“We are particularly pleased to see the Andrews Government commit to moving the state away from brown coal to renewable energy, and to provide $40 million to the Latrobe Valley to prepare for that transition,” Environment Victoria chief executive Mark Wakeham said.

“While there are some welcome and substantial funding allocations for environmental programs, particularly in river health and coal mine rehabilitation, overall this budget leaves the Andrews Government with a lot of heavy lifting to do with upcoming renewable energy, climate change and biodiversity policies.”

He said with limited funding the Renewable Energy Action Plan and Energy Efficiency and Productivity Strategy would need a clear plan to deliver results.

“The Energy Efficiency Strategy for instance will need to adopt minimum standards for properties at the point of sale and lease if it is to deliver significant environmental, jobs and cost of living benefits.

“Similarly the Renewable Energy Action Plan and Climate Change Framework will need regulation or off-budget measures to support investment in renewable energy and the phasing out of coal-burning power stations.”

Planning overhaul

The government has announced $25.5 million to introduce a “smart planning system”, which it says will “create a more straightforward approach to accessing planning applications and decisions”.

Online planning applications will now be allowed and there will be a reduction in the number of small projects that require permits.

“Whether you’re a homeowner or a property developer, Smart Planning will reduce costs and make it simpler to navigate the planning process,” planning minister Richard Wynne said.

“Homeowners will have access to clear, easy to understand information about what can be built in their neighbourhood and how they can modify their properties.”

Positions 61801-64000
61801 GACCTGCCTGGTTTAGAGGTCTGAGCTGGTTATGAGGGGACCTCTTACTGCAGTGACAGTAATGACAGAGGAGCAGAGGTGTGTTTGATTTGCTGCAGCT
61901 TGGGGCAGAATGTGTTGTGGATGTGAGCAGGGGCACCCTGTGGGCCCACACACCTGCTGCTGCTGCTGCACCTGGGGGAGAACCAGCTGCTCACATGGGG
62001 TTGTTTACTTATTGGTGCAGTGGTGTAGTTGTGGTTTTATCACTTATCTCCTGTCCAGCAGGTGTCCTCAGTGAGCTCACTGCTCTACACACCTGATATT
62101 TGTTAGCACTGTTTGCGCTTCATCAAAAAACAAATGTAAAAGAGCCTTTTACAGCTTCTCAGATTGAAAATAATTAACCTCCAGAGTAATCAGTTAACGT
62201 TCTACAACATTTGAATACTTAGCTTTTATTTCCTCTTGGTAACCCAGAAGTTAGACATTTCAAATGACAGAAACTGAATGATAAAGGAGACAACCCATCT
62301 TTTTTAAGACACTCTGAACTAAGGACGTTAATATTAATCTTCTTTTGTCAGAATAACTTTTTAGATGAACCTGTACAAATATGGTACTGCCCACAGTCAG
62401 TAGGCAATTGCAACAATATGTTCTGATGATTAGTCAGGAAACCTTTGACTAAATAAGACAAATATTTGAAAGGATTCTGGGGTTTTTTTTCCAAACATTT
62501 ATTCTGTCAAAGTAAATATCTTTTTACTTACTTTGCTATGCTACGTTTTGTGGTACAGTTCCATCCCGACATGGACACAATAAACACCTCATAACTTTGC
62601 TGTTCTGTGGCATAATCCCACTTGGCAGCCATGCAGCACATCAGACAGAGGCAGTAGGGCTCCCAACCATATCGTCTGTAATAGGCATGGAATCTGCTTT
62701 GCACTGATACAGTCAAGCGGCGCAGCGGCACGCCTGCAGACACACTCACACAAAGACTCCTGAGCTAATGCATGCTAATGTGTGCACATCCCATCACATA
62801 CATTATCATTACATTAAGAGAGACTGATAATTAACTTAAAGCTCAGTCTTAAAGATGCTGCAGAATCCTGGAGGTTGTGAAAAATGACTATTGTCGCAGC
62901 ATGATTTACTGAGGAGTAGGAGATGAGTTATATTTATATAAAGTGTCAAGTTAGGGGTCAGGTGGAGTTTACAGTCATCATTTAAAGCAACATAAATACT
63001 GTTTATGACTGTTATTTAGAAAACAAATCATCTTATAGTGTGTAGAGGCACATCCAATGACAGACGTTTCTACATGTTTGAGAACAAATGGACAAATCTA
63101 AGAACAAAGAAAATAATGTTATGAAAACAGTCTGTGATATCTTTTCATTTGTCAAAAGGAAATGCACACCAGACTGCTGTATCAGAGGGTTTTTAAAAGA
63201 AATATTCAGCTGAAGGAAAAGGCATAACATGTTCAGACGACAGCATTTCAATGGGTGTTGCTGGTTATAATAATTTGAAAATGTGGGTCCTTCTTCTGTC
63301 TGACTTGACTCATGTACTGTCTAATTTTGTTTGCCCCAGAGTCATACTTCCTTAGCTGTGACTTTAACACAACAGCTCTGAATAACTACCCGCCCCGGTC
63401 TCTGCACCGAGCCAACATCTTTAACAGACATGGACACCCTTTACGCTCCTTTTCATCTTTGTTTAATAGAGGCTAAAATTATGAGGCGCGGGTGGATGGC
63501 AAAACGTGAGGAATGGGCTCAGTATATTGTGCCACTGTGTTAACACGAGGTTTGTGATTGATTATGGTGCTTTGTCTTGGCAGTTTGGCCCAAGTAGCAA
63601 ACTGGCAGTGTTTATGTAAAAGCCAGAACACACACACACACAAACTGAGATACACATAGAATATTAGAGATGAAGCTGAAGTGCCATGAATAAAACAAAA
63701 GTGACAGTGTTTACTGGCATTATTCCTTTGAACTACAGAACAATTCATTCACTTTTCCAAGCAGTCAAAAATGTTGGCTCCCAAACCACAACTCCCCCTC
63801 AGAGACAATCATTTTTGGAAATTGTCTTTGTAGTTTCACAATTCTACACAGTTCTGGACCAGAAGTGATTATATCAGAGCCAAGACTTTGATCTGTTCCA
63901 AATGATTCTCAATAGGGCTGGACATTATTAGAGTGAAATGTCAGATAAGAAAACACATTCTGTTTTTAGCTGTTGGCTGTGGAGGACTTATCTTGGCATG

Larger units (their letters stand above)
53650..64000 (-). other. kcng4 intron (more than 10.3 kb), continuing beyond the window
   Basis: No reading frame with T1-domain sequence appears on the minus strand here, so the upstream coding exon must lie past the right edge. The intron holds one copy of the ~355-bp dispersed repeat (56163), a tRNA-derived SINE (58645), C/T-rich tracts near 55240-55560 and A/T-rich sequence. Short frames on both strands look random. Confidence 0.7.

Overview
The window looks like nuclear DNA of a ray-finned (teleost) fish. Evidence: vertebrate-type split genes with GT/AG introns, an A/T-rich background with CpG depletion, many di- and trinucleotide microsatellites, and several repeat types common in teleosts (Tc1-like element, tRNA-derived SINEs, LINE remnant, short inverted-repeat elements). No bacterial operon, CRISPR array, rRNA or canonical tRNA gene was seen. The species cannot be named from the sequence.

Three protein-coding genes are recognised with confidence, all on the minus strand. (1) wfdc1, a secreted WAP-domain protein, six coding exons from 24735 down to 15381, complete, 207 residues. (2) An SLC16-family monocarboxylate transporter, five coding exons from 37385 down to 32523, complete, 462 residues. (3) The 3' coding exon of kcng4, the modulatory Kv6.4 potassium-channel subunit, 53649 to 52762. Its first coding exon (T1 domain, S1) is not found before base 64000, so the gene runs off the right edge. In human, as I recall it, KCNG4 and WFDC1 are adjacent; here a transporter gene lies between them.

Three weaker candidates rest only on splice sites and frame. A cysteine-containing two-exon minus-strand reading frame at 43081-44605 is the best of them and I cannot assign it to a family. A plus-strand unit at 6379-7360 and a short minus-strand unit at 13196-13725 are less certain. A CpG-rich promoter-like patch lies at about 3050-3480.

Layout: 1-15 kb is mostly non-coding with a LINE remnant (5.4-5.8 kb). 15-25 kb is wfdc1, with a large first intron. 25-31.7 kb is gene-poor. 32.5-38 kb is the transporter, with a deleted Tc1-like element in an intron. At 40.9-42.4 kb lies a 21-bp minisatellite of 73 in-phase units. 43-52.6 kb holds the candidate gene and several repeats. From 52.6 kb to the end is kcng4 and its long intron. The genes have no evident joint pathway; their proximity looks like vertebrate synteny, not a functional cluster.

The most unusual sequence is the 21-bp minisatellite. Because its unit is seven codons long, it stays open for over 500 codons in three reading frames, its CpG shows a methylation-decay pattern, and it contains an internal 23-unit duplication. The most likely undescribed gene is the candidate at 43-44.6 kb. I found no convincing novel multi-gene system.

Other related changes include stamp duty increases for foreign buyers – jumping from three per cent to seven per cent, expected to net $53 million. Speculators are also being targeted, with a tripling of absentee landowner surcharge from 0.5 per cent to 1.5 per cent, expected to net $28 million for 2016-17 and $84 million over the forward estimates.

“This is about making sure that everybody pays their fair share,” treasurer Tim Pallas said.

Property Council warns on over-taxing

The Property Council isn’t happy with the changes, however, with Victorian deputy executive director Asher Judah saying the government was “addicted” to property taxes.

“The Property Council is deeply worried about the government’s unwillingness to deal with its property tax addiction,” he said.

“Land tax is up 28 per cent, foreign investor taxes have been tripled and stamp duty is forecast to exceed $6 billion dollars for the first time. Melbourne cannot expect to remain Australia’s most competitive city for property investment when its property tax haul is surging.

“In light of the healthy status of the Victorian State Budget, we strongly encourage the government to reduce their unsustainable tax dependency on the property industry.”

New planning controls proposed

Elsewhere, the government this week confirmed it is pursuing additional planning controls as part of the Central City Built Form Review, including a site plot ratio (the ratio of a building’s total floor area to the size of the piece of land upon which it is built) of 18:1, which is stricter that the interim ratio of 24:1 imposed on Melbourne last year after concerns around amenity and liveability, though higher than cities like New York and Singapore.

Mr Wynne said modelling had shown that the city would have been overdeveloped and “degraded” if the government hadn’t intervened to stop the proliferation of high-rise residential.

Under former planning minister Matthew Guy, now opposition leader, site plot ratios up to 63:1 had been approved.

Developers will be able to rise above the 18:1 ratio, though only through planning agreements with councils to provide public benefits such as public open space, office use, public space in the building or social housing in the building.

Fixed tower setbacks and reinforced shadowing and wind controls are also being pursued.

Submissions are being taken on the proposals and are expected to be finalised in September 2016.